Advertisement

International Journal of Speech Technology

, Volume 3, Issue 3–4, pp 165–176 | Cite as

The Prosody Structure of Dialogue Components in Hungarian

  • Gábor Olaszy
Article

Abstract

Prosody is the change of F0 and intensity in time and the speed of articulation. The presence or absence of the realization of word accent is also examined as an important feature in prosody generation. During verbal communication various prosody forms contribute to the expression of the textual content of the message on the one hand and of the personal intention of the speaker on the other. In many cases in dialogues the same text can be (must be) pronounced with different intentions. Our goal was to find what kind of prosody patterns and rules are characteristic of these utterance types and what the acoustic relationship among them is for Hungarian. In this article the prosody structures of the most important dialogue components are described, and invariant structures are derived and verified by speech synthesis. Rules are also stated as generalized function structures to show the acoustic relationship of the prosody of these expressions to the prosody of statements. Using these rules, it is possible to convert the prosody of a given utterance type to another one by preserving the naturalness of the speech. The rules can be used in text to speech (TTS) conversion to generate spoken dialogues.

prosody of dialogue components generalized rules cross function among prosody patterns synthesis of prosody 

Preview

Unable to display preview. Download preview PDF.

Unable to display preview. Download preview PDF.

References

  1. Adriaens, H. (1991). Ein modell deutscher Intonation. Ph.D. thesis, University of Leiden, The Netherlands.Google Scholar
  2. Collier, R. (1990). Multi-lingual intonation synthesis: Principles and applications. In Proceedings of the ESCA Workshop on Speech Synthesis, Autrans, France, pp. 273–276.Google Scholar
  3. Dirsken, A. and Quené, H. (1993). Prosodic analysis: The next generation. In V.J. van Heuven and L.C.W. Pols (Eds.), Analysis and Synthesis of Speech. Strategic Research towards High-quality text- to-speech Generation. New York, Mouton, De Grujter, pp. 131–144.Google Scholar
  4. Fónagy, I. and Magdics, K. (1967). A magyar beszéd dallama. (The melody of Hungarian). Budapest, Akadémiai Kiadó.Google Scholar
  5. Fujisaki, H. and Ohno, S. (1995). Analysis and modelling of fundamental frequency contours of English utterances. In Proceedings of the 4th European Conference on Speech Communication and Technology, Madrid, ESCA, pp. 985–988.Google Scholar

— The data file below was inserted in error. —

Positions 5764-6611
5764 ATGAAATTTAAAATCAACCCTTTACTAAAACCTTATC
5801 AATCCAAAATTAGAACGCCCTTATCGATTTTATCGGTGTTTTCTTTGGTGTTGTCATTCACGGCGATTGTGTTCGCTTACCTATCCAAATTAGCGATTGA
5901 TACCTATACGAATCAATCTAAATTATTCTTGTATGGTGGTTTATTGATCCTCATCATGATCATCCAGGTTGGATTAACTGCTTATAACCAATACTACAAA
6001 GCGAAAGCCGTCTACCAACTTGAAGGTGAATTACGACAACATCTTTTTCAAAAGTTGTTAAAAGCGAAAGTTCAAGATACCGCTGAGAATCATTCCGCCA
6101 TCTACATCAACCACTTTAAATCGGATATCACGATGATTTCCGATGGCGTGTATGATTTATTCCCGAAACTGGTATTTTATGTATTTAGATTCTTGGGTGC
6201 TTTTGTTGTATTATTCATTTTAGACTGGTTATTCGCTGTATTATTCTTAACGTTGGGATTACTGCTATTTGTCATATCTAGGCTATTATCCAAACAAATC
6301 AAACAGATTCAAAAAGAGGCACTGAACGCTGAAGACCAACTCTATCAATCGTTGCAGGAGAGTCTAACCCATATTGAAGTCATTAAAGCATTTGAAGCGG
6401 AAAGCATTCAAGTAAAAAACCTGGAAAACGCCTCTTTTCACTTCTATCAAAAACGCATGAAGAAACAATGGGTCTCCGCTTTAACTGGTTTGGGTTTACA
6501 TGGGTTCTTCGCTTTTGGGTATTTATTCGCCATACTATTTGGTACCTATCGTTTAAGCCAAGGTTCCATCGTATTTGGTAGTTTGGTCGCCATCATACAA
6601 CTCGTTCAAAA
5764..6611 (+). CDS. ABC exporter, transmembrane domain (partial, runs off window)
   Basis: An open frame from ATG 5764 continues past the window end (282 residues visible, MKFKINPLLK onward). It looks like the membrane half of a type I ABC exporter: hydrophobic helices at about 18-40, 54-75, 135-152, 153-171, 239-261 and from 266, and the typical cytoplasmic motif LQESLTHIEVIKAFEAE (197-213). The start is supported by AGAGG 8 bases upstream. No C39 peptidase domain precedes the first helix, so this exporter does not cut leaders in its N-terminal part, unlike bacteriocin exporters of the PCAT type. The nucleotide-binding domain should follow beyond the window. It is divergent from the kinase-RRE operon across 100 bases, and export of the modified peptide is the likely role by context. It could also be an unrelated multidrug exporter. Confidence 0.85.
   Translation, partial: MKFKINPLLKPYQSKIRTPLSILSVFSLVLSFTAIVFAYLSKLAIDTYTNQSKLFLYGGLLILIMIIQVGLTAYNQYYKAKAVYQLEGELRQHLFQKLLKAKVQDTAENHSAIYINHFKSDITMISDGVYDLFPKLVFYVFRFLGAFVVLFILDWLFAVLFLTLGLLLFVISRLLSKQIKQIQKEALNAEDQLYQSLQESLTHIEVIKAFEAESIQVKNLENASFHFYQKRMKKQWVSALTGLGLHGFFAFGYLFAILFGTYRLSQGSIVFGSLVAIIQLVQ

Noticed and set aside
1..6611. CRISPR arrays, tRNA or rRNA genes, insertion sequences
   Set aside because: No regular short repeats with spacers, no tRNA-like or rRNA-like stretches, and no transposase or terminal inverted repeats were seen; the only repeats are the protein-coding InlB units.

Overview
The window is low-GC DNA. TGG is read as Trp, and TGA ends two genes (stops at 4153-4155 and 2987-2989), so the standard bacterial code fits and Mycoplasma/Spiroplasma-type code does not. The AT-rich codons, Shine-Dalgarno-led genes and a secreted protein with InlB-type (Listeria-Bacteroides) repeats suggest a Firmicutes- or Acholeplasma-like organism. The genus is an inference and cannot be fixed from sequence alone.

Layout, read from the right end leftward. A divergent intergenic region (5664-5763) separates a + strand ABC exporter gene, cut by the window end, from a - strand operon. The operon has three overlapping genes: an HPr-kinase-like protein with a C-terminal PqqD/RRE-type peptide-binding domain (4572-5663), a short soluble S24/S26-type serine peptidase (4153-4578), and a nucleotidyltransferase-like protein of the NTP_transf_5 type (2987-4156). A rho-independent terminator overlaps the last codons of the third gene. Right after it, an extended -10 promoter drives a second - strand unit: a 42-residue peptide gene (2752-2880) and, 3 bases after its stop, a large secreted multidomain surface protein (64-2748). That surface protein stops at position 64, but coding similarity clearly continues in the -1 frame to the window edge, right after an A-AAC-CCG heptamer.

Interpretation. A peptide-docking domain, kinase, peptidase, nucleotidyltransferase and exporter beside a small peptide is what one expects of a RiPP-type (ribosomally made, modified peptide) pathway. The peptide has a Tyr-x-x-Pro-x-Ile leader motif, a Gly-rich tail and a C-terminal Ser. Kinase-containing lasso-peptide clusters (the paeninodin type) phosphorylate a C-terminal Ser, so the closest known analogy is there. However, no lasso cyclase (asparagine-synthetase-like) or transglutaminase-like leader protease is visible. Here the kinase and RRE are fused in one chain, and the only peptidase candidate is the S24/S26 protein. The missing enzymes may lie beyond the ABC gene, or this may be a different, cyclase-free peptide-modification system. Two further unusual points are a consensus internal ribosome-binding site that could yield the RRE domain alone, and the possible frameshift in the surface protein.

6. Gósy, M. (1992). Speech perception. Frankfurt am Main, Germany, Hector.Google Scholar
  7. Montero, J.M., Gutiérrez-Arriola, J., Colás, J., Macias, J., Enriquez, E., and Pardo, J.M. (1999). Development of an emotional speech synthesiser in Spanish. In Proceedings of the 6th European Conference on Speech Communication and Technology, Budapest, ESCA, pp. 2099–2102.Google Scholar
  8. Olaszy, G. (1989). Elektronikus beszédelőállítás. (Electronic speech generation), Budapest, Müszaki Kiadó.Google Scholar
  9. Olaszy, G. (1991). A crosslinguistic description of intonation contours of a multilingual text-to-speech system. In Proceedings of the XIIth International Congresse of Phonetic Sciences. Aix-en-Provence, France, Universite de Provence, pp. 210–213.Google Scholar
  10. Olaszy, G. and Németh, G. (1997). Prosody generation for German CTS/TTS systems (from theoretical intonation patterns to practical realisation). Speech Communication, 21:37–60.Google Scholar
  11. O’Malley, M.H. and Peterson, J.E. (1966). An experimental method for prosodic analysis. Phonetica; 15:1–13.Google Scholar
  12. Rank, E. and Pirker, H. (1998). Generating emotional speech with a concatenative synthesiser. In Proceedings of the International Congresse on Speech and Language Processing, Sydney, pp. 947–950.Google Scholar
  13. Terken, J. and Collier, R. (1990). Designing algorithms for intonation in synthetic speech. In Proceedings of the ESCA Workshop on Speech Synthesis, Autrans, France, pp. 205–208.Google Scholar
  14. Varga, L. (1993). A magyar beszéddallamok fonológiai, szemantikai és szintaktikai vonatkozásai. (Phonological and semantical points in Hungarian melody forms) Budapest, Nyelvtudományi Értekezések 135.Google Scholar

Copyright information

© Kluwer Academic Publishers 2000

Authors and Affiliations

  • Gábor Olaszy
    • 1
  1. 1.Kempelen Farkas Speech Research LaboratoryInstitute of Linguistics of the Hungarian Academy of SciencesBudapestHungary

Personalised recommendations